Useful And Fantastic: Waste Of Effort
"How did the Victorians of the 19th century manage to get so much done? Because they did. So many of them had the energy to fill every minute of every day with what they believed were 'Good Works' - and often they were,'' writes Val Yule.
If, as is often believed, nothing completely disappears, so is there a parallel universe where all our wasted effort ends up?
The tempting answer, when there is anything needing to be done, is that it will be a waste of time trying to do anything. What's the use?
And so freedoms go, islands, sink, terrible things happen.
Could we have stopped them? Often not. Struggles have been in vain.
I'm trying to find an argument that it is worthwhile keeping up a struggle that may seem hopeless. Trying to find one way if another way isn't working. Perhaps one in a hundred ideas for inventions will work. One in a hundred of the hours spent trying to do something worthwhile will achieve something.
Yes, say the Sit-Stills, and look at all the bad things done that Seemed a Good Idea at the Time. You clear out all the weeds—and worse weeds have a chance to come in.
You—or others—may work hard to free up trade—and find that locals cannot compete without cutting wages. The answer here is, surely, to think beforehand of what possible consequences might result from your good efforts.
Give goats to poor people living in semi-deserts? Was it goats that have made that semi-desert anyway? Wells dug to give water may bring up arsenic, if the quality of the groundwater is not checked beforehand.
Just as bad for Waste of Effort is what happens during that effort.
Computers conspire to crash and take your back-ups with them. The roof leaks on your work. Somebody loses it.
That is minor—the greater waste of effort is the opposition of people who oppose because that is the easiest thing to do. As McAuliffe's Ockatoo in the November issue of Bonzer! squashes the Optimists Club because 'It will never work'.
It is natural when a new idea comes up to first think of how it won't work; it would be even better if it were natural for first thought to be for how it might. I am putting together a manuscript of People They Laughed At. Chart how long it took most of their ideas and campaigns to get anywhere from Go to Whoa. Pretty dismal charts they make. Often, ideas wait until the author is safely dead before they can be picked up.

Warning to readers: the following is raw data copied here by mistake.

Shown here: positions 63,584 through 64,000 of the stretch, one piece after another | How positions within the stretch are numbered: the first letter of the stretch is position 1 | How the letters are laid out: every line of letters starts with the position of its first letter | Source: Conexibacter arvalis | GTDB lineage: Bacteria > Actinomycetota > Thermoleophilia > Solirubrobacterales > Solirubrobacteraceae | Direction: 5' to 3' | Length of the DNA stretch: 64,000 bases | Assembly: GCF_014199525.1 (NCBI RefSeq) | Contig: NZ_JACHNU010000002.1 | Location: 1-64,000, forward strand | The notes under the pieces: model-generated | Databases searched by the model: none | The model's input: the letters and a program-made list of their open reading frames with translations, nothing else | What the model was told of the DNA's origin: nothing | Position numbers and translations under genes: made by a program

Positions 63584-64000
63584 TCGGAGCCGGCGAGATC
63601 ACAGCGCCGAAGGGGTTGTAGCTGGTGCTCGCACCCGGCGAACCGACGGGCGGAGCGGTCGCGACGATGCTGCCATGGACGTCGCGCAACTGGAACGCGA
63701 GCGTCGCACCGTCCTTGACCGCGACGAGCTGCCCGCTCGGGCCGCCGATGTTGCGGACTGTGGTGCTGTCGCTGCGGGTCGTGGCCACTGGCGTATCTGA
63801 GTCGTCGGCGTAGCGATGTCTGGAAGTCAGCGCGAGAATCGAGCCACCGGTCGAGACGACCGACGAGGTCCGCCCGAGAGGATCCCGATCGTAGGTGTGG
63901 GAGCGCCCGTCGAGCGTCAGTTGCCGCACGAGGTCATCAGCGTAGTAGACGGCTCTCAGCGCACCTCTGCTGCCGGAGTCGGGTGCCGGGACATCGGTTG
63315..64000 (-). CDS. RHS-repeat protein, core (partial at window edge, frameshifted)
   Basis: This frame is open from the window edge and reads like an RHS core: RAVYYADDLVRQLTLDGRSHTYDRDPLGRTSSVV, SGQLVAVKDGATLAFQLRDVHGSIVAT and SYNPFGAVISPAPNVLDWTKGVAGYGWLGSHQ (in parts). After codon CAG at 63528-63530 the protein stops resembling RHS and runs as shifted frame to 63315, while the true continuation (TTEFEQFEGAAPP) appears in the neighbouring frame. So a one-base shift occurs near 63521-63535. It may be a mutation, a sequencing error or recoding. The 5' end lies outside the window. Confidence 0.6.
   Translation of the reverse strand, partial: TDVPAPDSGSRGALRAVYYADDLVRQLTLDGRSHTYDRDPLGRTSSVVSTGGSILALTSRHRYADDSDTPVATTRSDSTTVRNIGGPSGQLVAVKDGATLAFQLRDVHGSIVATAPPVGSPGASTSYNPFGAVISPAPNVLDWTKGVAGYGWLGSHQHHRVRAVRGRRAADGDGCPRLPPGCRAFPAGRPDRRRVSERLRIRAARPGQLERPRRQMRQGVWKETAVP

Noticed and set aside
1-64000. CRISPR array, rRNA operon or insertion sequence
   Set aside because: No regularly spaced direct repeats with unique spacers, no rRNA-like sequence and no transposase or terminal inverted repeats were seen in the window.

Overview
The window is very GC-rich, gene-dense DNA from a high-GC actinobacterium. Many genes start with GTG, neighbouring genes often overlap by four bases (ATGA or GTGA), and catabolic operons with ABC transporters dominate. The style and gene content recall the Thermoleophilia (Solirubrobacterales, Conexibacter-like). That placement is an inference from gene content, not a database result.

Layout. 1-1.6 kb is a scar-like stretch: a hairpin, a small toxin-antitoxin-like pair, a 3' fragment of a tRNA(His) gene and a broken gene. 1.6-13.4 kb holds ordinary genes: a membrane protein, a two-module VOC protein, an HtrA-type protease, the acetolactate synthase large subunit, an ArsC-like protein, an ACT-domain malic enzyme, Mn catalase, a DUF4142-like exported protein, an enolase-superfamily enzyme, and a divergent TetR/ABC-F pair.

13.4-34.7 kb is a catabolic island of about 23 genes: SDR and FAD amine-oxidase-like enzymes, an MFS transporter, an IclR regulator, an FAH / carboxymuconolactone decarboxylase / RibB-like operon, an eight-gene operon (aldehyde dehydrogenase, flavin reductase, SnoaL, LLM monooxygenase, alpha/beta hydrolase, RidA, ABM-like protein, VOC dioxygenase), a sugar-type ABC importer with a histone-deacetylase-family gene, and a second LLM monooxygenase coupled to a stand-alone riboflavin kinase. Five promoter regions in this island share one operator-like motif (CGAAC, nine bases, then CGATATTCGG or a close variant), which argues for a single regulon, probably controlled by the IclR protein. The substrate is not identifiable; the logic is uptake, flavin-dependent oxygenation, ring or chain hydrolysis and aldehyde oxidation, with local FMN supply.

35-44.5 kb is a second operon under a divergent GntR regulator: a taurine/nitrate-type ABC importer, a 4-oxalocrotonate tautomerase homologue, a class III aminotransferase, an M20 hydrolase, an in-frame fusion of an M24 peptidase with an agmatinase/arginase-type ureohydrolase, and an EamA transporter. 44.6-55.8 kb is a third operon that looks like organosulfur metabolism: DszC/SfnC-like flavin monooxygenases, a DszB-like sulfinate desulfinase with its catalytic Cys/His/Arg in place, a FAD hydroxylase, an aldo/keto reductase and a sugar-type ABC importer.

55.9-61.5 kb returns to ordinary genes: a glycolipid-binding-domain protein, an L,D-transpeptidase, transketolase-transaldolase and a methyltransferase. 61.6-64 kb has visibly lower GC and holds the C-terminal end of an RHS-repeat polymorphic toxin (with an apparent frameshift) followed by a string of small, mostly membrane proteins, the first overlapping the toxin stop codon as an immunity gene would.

How did the Victorians of the 19th century manage to get so much done? Because they did. So many of them had the energy to fill every minute of every day with what they believed were 'Good Works' - and often they were. All sorts of inspiration kept them going. Examples held up to the children's eyes of Noble Works, spiritual inspiration, and clouds and clouds of poetry and doggerel verses and songs that urged them 'Onward through the night'. Longfellow, Tennyson, Ella Wheeler Wilcox. Going further back, George Herbert finding value in a well-swept room. Every drop helps. 'Excelsior!' because the mountain is there. Say not the struggle naught availeth. Vitae Lampada and Play the Game. Kipling's If … You'll be a man, my son. Footsteps in the sands of time, and let the tide come in when it will.
I'm not sure if there are comparable modern poets. Pam Ayres?
Should there be?
So many millions of people spend far too much of their lives in efforts to do what they know is not worthwhile: futile jobs, stupid tasks. So many hundreds of thousands in futile efforts because for many reasons they are incompetent—yet they need not be.
So many people spending their youth training for sports that they will never star in at the high level they aim for.
At least, wasted efforts in the sporting games of life are not so boring as just spending days going up and down or round and round.
The Romans had three words for it: Nil illegitimi carborundum. Do not let the bastards get you down. (And, says the cynic, they're all dead now.)
If you look back and brood over so much wasted arduous trekking that need not have been wasted, you are like that famous Parliamentarian (reported to have been in every Parliament) who ordered us all to 'March firmly into the future with our eyes fixed firmly on the achievements of the past.' He was the one who also declared 'I smell a rat. I see it hovering in the air. But I will nip it in the bud.'
A laugh is never wasted.
© Valerie Yule